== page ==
via MapKit for iOS 9: Flyover, Transit and Customization – iNVASIVECODE iOS Blog.
During the WWDC 2015, Apple introduced new iOS 9 features in MapKit. The development community has been requesting these feature for a long time and finally, here they are. Let’s check them in detail.
via Event Dispatching in Swift with Protocol Extensions.
One of the highlights for Swift 2.0 at WWDC was the introduction of protocol extensions: the ability to add default method implementations to protocols. Plenty has been written about protocol oriented programming in Swift since WWDC from bloggers such as SketchyTech, David Owens and Ray Wenderlich, and I thought it was high time to put my own spin on it.
After working with event dispatching in ActionScript for may years, protocol extensions seemed the perfect technique to implement a similar pattern in Swift. Indeed, protocol extensions offer the immediate advantage that I can add event dispatching to any type of object without the need for that object to extend a base class. For example, not only can user interface components dispatch events, but value objects and data structures can too: perfect for the MVVM pattern where a view may react to events on the view model to update itself.
My project, Protocol Extension Event Dispatcher, contains a demonstration application containing a handful of user interface components: a slider, a stepper, a label and a button. There’s a single ‘model’: an integer that dispatches a change event when its value changes via those components. The end result is when the user interacts with any component, the entire user interface updates, via events, to reflect the change.
This isn’t meant to be a complete implementation of event dispatching in Swift, rather a demonstration of what’s possible in Swift with protocol oriented programming. For a more complete version, take a look at ActionSwift.
via Apple WWDC Recap for Mobile Devs | Javalobby.
I’m sure you’ve already heard Apple’s big announcements from the annual Worldwide Developer Conference this week. I was lucky enough to snag a ticket in Apple’s lottery and got to check it all out in person. There were lots of great sessions, with tons of content. Here are the highlights as I saw them from a mobile developer’s perspective – *not* from the general consumer point of view. For the most part, I think this year’s announcements highlighted the evolution and maturity of existing products and projects – no new amazing breakthoughs, but definitely steps in the right direction.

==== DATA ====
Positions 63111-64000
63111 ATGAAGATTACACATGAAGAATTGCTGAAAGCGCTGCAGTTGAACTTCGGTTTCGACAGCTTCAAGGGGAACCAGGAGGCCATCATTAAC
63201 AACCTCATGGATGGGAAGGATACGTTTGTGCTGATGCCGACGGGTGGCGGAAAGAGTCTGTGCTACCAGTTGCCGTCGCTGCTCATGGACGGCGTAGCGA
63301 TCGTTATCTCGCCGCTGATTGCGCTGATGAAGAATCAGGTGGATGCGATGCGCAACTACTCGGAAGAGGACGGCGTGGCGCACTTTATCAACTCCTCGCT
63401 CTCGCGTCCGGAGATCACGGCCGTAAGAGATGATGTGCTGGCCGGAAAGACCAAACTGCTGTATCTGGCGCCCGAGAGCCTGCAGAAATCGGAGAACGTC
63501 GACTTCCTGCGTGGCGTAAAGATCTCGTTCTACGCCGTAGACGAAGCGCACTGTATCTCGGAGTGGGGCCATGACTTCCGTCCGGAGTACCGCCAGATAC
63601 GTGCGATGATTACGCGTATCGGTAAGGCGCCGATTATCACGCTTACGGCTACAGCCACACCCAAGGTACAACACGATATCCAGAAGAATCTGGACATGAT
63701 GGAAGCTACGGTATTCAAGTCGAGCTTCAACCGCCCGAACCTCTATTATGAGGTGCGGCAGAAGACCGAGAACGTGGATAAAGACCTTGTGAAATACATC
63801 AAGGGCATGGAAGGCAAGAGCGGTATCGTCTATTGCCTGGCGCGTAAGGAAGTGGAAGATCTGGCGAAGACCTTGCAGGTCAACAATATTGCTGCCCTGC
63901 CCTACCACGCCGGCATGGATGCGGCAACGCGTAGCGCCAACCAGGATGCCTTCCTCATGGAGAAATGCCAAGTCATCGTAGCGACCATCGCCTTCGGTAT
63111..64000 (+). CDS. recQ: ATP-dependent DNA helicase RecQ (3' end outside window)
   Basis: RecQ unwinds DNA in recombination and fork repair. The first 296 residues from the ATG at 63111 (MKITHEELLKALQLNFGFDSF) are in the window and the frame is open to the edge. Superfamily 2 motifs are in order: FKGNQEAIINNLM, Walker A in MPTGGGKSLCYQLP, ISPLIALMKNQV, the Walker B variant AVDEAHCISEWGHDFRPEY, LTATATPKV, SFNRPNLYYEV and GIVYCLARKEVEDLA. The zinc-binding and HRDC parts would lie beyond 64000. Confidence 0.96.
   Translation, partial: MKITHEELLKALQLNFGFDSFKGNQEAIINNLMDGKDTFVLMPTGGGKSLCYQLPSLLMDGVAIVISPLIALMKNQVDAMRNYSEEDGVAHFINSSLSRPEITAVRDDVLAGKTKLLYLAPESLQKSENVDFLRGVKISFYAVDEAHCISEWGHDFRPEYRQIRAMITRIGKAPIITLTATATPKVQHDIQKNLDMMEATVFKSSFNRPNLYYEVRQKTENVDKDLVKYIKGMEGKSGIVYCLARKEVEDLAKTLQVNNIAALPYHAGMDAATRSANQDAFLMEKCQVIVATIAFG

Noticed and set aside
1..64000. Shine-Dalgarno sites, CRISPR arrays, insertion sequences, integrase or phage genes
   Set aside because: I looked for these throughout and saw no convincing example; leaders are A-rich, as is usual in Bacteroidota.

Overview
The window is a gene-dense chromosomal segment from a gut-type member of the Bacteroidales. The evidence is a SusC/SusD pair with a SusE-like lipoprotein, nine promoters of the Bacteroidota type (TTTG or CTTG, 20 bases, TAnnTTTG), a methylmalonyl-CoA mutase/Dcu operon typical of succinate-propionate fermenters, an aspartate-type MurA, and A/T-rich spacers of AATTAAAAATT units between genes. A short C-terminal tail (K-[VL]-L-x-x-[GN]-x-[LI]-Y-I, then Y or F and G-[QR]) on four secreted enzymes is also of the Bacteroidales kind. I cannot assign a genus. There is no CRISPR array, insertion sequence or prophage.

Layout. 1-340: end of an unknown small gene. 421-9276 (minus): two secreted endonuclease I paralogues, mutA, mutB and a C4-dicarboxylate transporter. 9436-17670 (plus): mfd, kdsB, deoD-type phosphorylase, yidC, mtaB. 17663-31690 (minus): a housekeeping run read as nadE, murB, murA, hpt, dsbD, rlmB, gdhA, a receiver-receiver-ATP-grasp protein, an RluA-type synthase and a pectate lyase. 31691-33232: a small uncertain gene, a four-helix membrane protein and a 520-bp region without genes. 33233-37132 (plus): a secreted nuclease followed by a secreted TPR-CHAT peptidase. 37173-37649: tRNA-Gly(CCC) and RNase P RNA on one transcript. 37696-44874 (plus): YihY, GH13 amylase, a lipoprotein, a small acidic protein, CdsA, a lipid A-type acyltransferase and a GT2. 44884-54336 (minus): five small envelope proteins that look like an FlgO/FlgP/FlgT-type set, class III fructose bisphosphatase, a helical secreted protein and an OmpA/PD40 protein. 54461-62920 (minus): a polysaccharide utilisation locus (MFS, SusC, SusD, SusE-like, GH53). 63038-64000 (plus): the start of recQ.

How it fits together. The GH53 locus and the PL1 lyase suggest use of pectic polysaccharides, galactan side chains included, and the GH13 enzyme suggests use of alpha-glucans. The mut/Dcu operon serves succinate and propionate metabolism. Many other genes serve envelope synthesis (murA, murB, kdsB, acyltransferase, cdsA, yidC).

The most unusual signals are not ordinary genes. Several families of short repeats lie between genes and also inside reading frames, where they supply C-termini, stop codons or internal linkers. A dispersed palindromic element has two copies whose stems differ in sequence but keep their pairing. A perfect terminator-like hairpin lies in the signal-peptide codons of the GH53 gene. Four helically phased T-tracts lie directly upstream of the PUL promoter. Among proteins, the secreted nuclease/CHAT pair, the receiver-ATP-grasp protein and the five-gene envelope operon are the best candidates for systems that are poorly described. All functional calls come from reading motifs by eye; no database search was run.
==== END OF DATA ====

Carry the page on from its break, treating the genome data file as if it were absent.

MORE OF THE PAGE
If you haven’t seen them already, the Keynote and the Platforms State of the Union videos cover most of the announcements, but not in complete detail. Just be warned, the Keynote is loaded with product marketing fluff, not just developer topics. Once you get to “we’ve got one more thing…” you can turn off the Keynote – the Apple Music announcement has pretty much zero significance for developers.
So let’s get started…
via Security Issues in Swift: What the New Language Did Not Fix | Dr Dobb’s.
The security issues that existed in Objective-C have been only partially addressed in Swift. What to watch out for?
Swift is a new language developed by Apple for iOS and OS X development. Introduced at Apple’s developer conference WWDC 2014, the language is designed to eventually replace Objective-C and provide several important benefits, one of which is greater resilience against erroneous code.
In this article, I assess how Swift compares with Objective-C from the security perspective. My team based our comparison on Apple’s Secure Coding Guide document, examining the various security vulnerabilities stated in the document and checking if they can be exploited in Swift. It is important to mention that we explored only loopholes that exist in Objective-C, not new ones that might exist in Swift.
In each case, we use the typical classification for defects, which include the category, the severity, and the likelihood that the vulnerability might be exploited.
As a Python and C# developer, I have been intrigued ever since Apple announced the Swift programming language to cheering crowds at WWDC 2014.
This post will explore the syntax of Python 3 vs Swift. I was inspired by Chris Pietschmann’s post Basic Comparison of C# and Apple Swift Programming Language Syntax for C# and Swift. So here is the Python version.